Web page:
The Rhode Island Historical Society, the state's oldest and only statewide historical organization, is dedicated to honoring, interpreting and sharing Rhode Island's past to enrich the present and inspire the future. Founded in 1822, the RIHS is an advocate for history as a means to develop empathy and 21st -century skills, using its historical materials and knowledge to explore topics of timeless relevance and public interest. As a Smithsonian Affiliate, it is dedicated to providing high-quality, accessible public programming and educational opportunities for all Rhode Islanders through its four sites: the John Brown House Museum, the Museum of Work & Culture, the Mary Elizabeth Robinson Research Center and the Aldrich House.
Dr. Ira Reid: Haverford College's Unsung Scholar Activist tells the story of the unsung, pioneering transformational scholar who strengthened the chorus of justice, peace and equal opportunity for all. In the first half of the 20th century, Ira de Augustine Reid was the first African American who had taught at a predominantly Black Southern university to pioneer the acceptance of faculty who looked like him at predominantly White Northern universities. Before joining the faculty at Pennsylvania’s Haverford College, Reid taught at Atlanta and Columbia Universities. His study of Black immigrant communities resulted in a close working relationship with W. E. B. DuBois after being hired by him in 1934. He later mentored a young Dr. Martin Luther King, Jr., who served as a research assistant to Reid.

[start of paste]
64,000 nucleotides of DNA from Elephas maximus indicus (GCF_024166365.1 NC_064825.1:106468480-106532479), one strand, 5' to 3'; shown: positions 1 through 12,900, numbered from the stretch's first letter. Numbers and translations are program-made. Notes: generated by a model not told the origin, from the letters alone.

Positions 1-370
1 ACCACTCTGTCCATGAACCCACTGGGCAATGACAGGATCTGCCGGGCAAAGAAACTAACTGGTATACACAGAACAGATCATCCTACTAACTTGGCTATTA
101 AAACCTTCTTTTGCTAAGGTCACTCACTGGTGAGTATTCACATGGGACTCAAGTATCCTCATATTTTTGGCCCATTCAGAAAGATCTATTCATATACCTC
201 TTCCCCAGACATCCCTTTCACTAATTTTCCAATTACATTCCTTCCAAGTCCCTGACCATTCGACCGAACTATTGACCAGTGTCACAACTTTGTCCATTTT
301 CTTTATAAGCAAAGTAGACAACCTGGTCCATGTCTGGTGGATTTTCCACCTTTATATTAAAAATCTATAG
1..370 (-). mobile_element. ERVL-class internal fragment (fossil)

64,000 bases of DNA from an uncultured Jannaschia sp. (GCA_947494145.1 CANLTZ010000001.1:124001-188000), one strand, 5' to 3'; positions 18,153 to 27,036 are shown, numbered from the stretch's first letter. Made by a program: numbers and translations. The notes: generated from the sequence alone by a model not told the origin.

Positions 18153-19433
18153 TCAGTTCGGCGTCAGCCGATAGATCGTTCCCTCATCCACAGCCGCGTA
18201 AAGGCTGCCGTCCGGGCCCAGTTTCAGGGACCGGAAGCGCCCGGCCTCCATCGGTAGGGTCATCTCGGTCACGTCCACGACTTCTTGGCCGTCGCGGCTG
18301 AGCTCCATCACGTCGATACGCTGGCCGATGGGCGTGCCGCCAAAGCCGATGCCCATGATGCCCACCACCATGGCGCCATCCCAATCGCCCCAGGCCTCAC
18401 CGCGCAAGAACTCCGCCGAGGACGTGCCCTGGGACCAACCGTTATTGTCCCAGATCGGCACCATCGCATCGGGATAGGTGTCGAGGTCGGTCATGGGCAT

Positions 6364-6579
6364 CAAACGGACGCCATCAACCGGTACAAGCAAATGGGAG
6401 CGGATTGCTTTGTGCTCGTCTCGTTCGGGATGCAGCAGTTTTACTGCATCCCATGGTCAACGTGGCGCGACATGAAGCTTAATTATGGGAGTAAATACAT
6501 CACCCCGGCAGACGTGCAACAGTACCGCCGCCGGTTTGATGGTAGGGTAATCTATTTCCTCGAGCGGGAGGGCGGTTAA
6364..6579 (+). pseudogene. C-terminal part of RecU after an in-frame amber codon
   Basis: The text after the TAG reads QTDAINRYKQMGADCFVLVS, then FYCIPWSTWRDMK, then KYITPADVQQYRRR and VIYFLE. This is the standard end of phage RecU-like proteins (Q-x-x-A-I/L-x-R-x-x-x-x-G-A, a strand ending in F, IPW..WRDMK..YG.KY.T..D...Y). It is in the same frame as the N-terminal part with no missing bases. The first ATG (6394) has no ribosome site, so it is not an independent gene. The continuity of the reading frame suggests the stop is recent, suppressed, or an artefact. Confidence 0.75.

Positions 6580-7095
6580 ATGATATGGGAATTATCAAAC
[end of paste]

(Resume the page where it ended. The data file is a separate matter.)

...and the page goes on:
Following the screening, director Rel Dowdell will speak about the process of creating the film and the importance of Reid’s legacy.
Date & Time
Sat, Feb 10, 2024 2:00 PM - 4:00 PM